How System Calls Work
Why should you care about syscalls?
As a web developer, learning about syscalls and the infrastructure around them
can make you feel quite a bit more confident in debugging and reasoning about
how systems will perform. Ruby and C++ both have their own idiomatic ways of
opening files, but in the end they both end up using the syscall
is because userland processes (like web applications) have only one way of
communicating with the operating system: syscalls.
What to except when you’re excepting
In order for a process to communicate with the kernel, it has to pass execution to it somehow along with a number of arguments. It does that by issuing an exception, which moves the control flow from your process to the kernel’s interrupt handler, which processes the arguments and selects the correct syscall.
An exception is just one name for this concept - but there are a lot of names for the same thing: “different manufacturers have used terms like exceptions, faults, aborts, traps, and interrupts."1
In order to better understand this, let’s take a look at very simple syscall in
x86 assembly: getpid,
which returns the id of the calling process. Its syscall number is
20, so we
put that into the
eax cpu register since that’s where the kernel will look to
determine which syscall to call.
mov eax, 20 int 0x80
int instruction above triggers a software interrupt or exception, which
causes the kernel to halt and run its interrupt handler. It sees that the
interrupt vector we specified was
128, which corresponds to the
syscall interrupt vector. The kernel looks in the
eax register and see if it
can find that number it its syscall table. If found, it calls that syscall.
Let’s take a look at exactly where that takes you inside the the Linux kernel, annotated with (my) comments:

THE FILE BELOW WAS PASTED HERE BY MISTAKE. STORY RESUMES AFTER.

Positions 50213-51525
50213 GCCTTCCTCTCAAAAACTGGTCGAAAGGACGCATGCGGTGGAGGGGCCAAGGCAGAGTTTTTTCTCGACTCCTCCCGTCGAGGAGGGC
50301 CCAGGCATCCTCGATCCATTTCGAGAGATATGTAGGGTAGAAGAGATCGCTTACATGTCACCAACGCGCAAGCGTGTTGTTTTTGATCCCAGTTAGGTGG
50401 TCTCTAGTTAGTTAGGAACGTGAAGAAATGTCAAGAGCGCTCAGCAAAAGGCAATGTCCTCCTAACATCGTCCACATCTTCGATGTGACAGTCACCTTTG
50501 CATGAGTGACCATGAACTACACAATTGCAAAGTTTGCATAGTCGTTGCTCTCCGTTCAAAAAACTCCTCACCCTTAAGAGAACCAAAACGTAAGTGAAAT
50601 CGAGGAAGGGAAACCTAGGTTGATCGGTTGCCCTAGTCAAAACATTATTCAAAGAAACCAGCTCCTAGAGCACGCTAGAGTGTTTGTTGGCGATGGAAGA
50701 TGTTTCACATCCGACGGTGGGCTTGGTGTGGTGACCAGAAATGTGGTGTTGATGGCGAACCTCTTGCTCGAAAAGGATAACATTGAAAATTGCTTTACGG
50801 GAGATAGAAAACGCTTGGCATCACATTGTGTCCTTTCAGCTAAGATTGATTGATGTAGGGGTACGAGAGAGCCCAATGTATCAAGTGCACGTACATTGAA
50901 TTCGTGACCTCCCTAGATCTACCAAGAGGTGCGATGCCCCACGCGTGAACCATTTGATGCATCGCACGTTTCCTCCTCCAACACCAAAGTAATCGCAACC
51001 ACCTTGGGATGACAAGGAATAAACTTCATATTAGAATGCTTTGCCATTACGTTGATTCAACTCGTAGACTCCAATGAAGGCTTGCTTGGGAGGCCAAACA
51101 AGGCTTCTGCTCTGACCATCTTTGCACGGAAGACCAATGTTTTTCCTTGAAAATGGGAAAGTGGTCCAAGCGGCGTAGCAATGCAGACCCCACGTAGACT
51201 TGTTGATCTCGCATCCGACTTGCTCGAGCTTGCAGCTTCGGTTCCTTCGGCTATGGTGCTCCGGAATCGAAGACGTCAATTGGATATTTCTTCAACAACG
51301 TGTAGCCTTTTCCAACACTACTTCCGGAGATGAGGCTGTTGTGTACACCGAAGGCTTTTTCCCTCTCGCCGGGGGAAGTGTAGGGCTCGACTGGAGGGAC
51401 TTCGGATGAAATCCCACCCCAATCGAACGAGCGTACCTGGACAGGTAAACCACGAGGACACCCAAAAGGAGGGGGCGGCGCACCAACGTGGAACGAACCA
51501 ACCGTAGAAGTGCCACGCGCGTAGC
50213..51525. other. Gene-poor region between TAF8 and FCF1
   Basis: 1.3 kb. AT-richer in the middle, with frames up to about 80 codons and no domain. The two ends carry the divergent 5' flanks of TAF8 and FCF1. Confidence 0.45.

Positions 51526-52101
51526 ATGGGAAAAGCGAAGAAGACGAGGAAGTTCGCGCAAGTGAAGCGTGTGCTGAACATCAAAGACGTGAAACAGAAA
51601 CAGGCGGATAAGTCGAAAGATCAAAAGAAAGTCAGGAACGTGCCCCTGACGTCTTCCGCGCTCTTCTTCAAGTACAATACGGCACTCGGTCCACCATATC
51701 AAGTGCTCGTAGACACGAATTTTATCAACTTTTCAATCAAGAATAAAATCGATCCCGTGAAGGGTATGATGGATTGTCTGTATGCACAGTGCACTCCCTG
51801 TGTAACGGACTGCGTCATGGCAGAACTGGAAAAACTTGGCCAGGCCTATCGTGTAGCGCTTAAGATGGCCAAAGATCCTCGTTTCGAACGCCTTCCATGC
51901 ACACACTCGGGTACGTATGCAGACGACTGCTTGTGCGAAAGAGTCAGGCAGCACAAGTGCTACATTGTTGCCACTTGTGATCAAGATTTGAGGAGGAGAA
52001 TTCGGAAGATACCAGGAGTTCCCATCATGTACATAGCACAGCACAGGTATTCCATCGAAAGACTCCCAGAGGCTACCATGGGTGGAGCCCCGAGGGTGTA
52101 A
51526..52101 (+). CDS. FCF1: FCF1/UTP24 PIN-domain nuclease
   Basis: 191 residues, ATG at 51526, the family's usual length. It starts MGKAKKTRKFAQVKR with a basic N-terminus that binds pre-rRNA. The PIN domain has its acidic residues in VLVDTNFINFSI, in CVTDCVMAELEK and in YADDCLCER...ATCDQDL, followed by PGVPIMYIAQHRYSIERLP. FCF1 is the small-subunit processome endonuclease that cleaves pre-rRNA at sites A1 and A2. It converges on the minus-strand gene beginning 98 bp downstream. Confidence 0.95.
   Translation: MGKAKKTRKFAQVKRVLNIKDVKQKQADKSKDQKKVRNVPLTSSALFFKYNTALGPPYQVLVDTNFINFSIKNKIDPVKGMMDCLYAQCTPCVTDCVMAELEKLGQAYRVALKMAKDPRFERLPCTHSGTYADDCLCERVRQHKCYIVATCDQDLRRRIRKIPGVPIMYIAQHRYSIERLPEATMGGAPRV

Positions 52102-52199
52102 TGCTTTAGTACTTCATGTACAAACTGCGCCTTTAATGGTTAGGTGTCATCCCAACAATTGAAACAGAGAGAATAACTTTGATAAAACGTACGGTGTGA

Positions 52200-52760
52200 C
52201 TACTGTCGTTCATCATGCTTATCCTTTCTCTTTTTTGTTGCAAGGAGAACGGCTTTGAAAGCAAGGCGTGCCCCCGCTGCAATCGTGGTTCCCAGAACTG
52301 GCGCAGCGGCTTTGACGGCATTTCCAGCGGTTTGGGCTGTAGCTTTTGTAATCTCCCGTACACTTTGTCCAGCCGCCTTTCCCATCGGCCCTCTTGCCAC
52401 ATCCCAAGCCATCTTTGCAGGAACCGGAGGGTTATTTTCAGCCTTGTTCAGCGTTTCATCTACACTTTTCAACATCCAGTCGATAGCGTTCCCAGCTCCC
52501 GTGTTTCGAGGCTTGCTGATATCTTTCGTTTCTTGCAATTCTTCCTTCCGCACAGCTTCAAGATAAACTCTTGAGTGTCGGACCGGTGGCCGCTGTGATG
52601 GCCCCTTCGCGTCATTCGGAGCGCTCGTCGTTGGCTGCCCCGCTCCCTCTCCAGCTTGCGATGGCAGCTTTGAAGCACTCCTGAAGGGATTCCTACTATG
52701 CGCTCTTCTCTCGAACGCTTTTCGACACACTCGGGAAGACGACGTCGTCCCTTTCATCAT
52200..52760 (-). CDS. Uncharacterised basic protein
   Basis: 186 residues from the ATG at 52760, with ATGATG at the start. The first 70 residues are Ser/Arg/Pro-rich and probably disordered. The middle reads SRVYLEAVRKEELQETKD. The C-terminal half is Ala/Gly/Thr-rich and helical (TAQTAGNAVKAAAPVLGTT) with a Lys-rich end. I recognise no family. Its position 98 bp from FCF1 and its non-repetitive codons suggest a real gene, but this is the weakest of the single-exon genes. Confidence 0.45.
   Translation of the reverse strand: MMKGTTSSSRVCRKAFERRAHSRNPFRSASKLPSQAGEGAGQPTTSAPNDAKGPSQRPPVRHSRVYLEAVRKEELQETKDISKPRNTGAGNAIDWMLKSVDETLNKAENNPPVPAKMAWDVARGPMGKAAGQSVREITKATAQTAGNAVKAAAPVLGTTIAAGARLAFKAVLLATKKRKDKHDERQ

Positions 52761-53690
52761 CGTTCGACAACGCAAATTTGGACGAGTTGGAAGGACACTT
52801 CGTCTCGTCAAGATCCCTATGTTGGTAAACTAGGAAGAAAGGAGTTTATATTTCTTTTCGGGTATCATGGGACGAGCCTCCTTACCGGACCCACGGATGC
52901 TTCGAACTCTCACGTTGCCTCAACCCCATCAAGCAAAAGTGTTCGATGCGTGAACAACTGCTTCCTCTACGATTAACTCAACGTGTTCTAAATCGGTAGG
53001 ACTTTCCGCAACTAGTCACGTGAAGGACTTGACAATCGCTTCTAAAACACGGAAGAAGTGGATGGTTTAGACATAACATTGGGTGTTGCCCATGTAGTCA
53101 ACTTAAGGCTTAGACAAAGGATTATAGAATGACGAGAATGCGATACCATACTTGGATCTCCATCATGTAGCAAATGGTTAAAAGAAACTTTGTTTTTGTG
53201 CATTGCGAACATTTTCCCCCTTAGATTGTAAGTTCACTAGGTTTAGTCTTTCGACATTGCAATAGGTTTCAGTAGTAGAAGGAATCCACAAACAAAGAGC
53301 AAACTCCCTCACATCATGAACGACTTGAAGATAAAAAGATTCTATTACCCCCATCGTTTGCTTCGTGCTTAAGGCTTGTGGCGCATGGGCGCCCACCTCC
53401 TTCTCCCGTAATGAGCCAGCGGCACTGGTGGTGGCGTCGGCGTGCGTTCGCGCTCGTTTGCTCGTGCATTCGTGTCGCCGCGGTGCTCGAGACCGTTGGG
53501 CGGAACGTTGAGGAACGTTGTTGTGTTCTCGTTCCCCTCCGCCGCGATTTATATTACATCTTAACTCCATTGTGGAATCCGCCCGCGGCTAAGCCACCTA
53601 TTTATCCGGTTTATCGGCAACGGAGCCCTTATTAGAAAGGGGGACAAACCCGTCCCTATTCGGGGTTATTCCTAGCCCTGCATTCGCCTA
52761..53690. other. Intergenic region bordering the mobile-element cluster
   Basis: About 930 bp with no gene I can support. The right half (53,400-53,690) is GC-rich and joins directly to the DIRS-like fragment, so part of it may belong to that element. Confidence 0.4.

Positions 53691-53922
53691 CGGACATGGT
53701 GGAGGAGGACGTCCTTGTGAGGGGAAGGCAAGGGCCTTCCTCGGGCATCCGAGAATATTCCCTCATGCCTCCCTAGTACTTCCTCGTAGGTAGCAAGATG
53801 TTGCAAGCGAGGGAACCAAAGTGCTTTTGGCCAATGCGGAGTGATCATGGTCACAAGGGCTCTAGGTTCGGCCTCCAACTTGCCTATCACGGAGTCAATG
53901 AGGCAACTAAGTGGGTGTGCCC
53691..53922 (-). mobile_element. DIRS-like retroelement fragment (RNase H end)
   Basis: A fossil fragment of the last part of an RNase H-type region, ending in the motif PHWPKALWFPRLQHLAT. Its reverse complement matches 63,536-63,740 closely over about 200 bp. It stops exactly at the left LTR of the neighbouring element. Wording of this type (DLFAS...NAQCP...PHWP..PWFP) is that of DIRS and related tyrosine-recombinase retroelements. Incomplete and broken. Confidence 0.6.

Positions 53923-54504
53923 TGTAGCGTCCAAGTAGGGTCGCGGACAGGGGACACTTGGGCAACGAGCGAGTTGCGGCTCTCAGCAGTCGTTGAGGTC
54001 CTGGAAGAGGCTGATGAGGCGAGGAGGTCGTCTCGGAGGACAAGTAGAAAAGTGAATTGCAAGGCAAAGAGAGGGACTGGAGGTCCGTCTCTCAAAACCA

sysenter_do_call: ; cmpl - subtract ; Subtract the total number of syscalls from the syscall number (%eax) cmpl $(NR_syscalls), %eax ; jae - jump if Above or Equal to 0 ; If the syscall number was out of range, handle bad call jae sysenter_badsys ; call - call a subroutine ; *sys_call_table(,%eax,4) ; - The * is a pointer dereference ; - The X is a Y... etc ; Call the syscall you wanted call *sys_call_table(,%eax,4)
As we saw before, the syscall number goes in register
eax. The Linux kernel
knows nothing about syscall names. All it knows is their numbers, and this is
where it looks up the syscall’s function pointer and calls it. Here are some
examples of some syscalls you might recognize and their numbers:
open(2)- open a file
chdir(2)- your good friend,
nice(2)- change a processes nice value
Here’s a full table of syscalls and their arguments.
Once a syscall number is decided, it is never changed. As you can imagine, doing so would literally blow up all the programs.
Aside: when you see syscalls written like this:
is referring to the man page
level for syscalls,
Passing arguments to syscalls
Ok, so a syscall is just a function in the kernel you call in a special interrupt-y way. How do you pass it arguments?
We saw that you put the syscall number in register
eax. The kernel looks for
arguments in registers
edx. Let’s take a look at a hello
world program using the syscalls
global _start section .text _start: mov eax, 4 ; write mov ebx, 1 ; stdout mov ecx, msg mov edx, msg.len int 0x80 ; write(stdout, msg, strlen(msg)); mov eax, 1 ; exit mov ebx, 0 int 0x80 ; exit(0) section .data msg: db "Hello, world!", 10 .len: equ $ - msg
The first argument (in
ebx) is a file descriptor - in this case
second argument (
ecx) is a pointer to the start of the message, and the third
edx) is the message’s length).
exit takes one argument, the exit code - which was
If the syscall you’re using takes a lot of arguments, instead of putting values in the registers, you’ll put pointers to data structures you own in userspace.
If you want to learn more about syscalls, please consult these fine sources of good syscall information:
- tldp.org - How System Calls Work on Linux/i86
- Intel 80x86 Assembly Language OpCodes (mathemainzel.info)
- x86 Assembly Guide (cs.virginia.edu)
- Say hello to x64 Assembly (0xax.blogspot.com)
If you want to see syscalls in action, try using the
strace command on Linux.
There’s a fantastic
on it by Julia Evans.
Interrupts, Traps, and Exceptions: flint.cs.yale.edu ↩︎